If you are looking for an answer to the question What is Artificial Intelligence? and you only have a minute, then here's the definition the Association for the Advancement of Artificial Intelligence offers on its home page: "the scientific understanding of the mechanisms underlying thought and intelligent behavior and their embodiment in machines."
However, if you are fortunate enough to have more than a minute, then please get ready to embark upon an exciting journey exploring AI (but beware, it could last a lifetime) …
Forbes published an intriguing story about the capacity of AI to serve as a kind of cybersecurity sheriff. Published on February 6, the story stated that AI has already displayed limitless potential in applications across different industries. That much is certainly true. It goes on to say that deploying AI for cybersecurity solutions will help protect organizations from existing cyber threats and help identify newer malware types too. Additionally, AI-powered cybersecurity systems can ensure effective security standards and help in the creation of better prevention and recovery strategies.
Dating is hard enough without the added stress of worrying about your digital safety online. But social media and dating apps are pretty inevitably involved in romance these days--which makes it a shame that so many of them have had security lapses in such a short amount of time. Within days of each other this week, the dating apps OkCupid, Coffee Meets Bagel, and Jack'd all disclosed an array of security incidents that serve as a grave reminder of the stakes on digital profiles that both store your personal information and introduce you to total strangers. "Dating sites are designed by default to share a ton of information about you; however, there's a limit to what should be shared," says David Kennedy, CEO of the threat tracking firm Binary Defense Systems. "And often times these dating sites provide little to no security, as we have seen with breaches going back several years from these sites."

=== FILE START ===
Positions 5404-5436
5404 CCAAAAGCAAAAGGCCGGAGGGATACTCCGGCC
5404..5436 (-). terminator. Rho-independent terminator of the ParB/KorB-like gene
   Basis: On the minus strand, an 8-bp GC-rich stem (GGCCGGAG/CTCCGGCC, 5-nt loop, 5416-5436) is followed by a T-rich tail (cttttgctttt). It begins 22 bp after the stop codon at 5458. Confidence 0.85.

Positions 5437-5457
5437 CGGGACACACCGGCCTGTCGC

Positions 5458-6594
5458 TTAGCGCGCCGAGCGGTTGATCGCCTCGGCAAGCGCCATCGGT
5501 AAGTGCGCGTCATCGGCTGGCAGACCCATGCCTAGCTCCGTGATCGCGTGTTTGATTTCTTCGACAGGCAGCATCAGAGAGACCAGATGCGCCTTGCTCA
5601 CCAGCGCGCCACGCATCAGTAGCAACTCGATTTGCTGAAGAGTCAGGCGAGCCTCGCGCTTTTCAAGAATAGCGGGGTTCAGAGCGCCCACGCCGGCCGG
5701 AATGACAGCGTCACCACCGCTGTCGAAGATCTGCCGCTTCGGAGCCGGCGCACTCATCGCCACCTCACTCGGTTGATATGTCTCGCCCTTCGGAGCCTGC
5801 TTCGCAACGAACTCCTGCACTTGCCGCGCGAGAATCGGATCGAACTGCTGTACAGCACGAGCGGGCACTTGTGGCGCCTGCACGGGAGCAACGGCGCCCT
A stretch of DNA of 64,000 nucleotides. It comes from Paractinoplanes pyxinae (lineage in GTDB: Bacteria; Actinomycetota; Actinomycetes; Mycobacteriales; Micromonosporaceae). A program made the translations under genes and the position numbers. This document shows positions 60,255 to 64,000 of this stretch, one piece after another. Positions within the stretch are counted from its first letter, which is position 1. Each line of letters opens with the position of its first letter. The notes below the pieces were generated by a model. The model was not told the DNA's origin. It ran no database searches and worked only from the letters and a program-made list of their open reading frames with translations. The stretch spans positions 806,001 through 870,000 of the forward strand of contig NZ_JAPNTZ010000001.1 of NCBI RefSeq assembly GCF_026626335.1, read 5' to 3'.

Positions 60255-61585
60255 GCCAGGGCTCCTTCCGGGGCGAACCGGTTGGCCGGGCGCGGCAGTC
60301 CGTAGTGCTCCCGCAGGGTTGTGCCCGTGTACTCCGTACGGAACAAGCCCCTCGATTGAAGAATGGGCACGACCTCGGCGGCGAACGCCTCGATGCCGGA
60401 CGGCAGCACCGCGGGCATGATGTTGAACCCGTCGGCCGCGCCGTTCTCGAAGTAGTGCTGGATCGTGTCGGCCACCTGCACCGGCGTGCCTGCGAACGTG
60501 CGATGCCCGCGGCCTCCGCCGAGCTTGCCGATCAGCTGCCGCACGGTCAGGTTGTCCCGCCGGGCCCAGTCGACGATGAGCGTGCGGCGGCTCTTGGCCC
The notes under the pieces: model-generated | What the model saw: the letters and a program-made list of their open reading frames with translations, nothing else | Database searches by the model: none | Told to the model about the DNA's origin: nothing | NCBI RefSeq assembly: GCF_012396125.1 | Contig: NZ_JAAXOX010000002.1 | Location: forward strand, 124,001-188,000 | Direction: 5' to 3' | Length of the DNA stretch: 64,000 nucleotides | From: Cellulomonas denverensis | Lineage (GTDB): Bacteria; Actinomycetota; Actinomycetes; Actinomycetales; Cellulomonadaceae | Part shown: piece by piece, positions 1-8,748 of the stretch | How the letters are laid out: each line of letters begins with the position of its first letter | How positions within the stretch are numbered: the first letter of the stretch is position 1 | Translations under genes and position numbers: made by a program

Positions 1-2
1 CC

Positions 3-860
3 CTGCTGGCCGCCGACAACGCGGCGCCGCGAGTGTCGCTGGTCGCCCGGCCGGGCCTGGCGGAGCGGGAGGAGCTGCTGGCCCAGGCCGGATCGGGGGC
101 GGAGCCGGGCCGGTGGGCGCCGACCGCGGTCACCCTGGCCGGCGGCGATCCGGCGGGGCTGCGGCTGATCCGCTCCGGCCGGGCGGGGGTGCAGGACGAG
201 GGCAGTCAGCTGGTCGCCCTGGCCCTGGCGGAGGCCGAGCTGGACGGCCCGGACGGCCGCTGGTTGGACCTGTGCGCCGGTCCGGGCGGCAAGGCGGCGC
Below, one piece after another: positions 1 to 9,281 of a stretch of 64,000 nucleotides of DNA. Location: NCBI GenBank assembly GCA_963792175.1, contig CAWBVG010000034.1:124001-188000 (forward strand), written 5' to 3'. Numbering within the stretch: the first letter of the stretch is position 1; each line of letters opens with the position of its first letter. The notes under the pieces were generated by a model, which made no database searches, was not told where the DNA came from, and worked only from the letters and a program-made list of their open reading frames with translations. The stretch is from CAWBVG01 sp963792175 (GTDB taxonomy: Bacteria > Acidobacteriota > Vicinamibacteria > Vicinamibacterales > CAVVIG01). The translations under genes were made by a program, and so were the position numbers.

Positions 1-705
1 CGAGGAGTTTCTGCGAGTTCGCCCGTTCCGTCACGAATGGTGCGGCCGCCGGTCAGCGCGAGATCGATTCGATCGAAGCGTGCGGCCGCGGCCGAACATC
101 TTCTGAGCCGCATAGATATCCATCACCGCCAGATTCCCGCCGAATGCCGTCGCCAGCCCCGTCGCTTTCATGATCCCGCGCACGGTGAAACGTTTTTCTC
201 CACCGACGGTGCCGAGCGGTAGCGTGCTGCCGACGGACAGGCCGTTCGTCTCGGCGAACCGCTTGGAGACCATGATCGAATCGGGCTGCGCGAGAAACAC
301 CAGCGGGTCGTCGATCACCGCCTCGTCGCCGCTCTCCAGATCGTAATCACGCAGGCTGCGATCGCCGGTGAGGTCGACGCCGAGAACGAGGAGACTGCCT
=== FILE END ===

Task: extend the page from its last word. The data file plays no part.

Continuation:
Security vulnerabilities discovered in the Android version of a popular online dating application could have allow hackers to access usernames, passwords and personal information according to security researchers. The flaws in the Android version of the OKCupid dating app - which the Google Play Store lists as having over 10 million downloads - were been discovered by researchers at cyber security firm Checkmarx. The researchers have previously disclosed exploits which could be abused by hackers in another dating app. The researchers found that the WebView built in browser contained vulnerabilities which could be exploited by attackers. While most links in the app will open in the user's browser of choice, researchers found it was possible to mimic certain links which open within the application.
Ben Gurion, the main international airport in Israel, is one of the most protected airports in the world. It is known for its multilayered security. On the way from the office to the airport, you get caught in the lens of airport cameras. The road curves several kilometers to the terminal, and when you are driving, the security system has enough time to analyze your identity. In case of any signs of danger, you will be intercepted.
Google is telling Nest camera owners that it's not to blame for a recent string of creepy security incidents. The search giant, which owns Nest, sent an email to owners of its security devices telling them to reset their passwords and enable stronger account authentication settings in light of an uptick in hacked cameras. Last month, users began reporting a number of bizarre cases, where hackers appeared to take over their Nest security cameras to hurl insults at them, spy on their sleeping baby and even tell Amazon's Alexa to play'Despacito' by Justin Bieber. Nest told users that the company notifies users if they detect their email was part of another website breach. When this happens, the firm will proactively disable their Nest account as a security measure.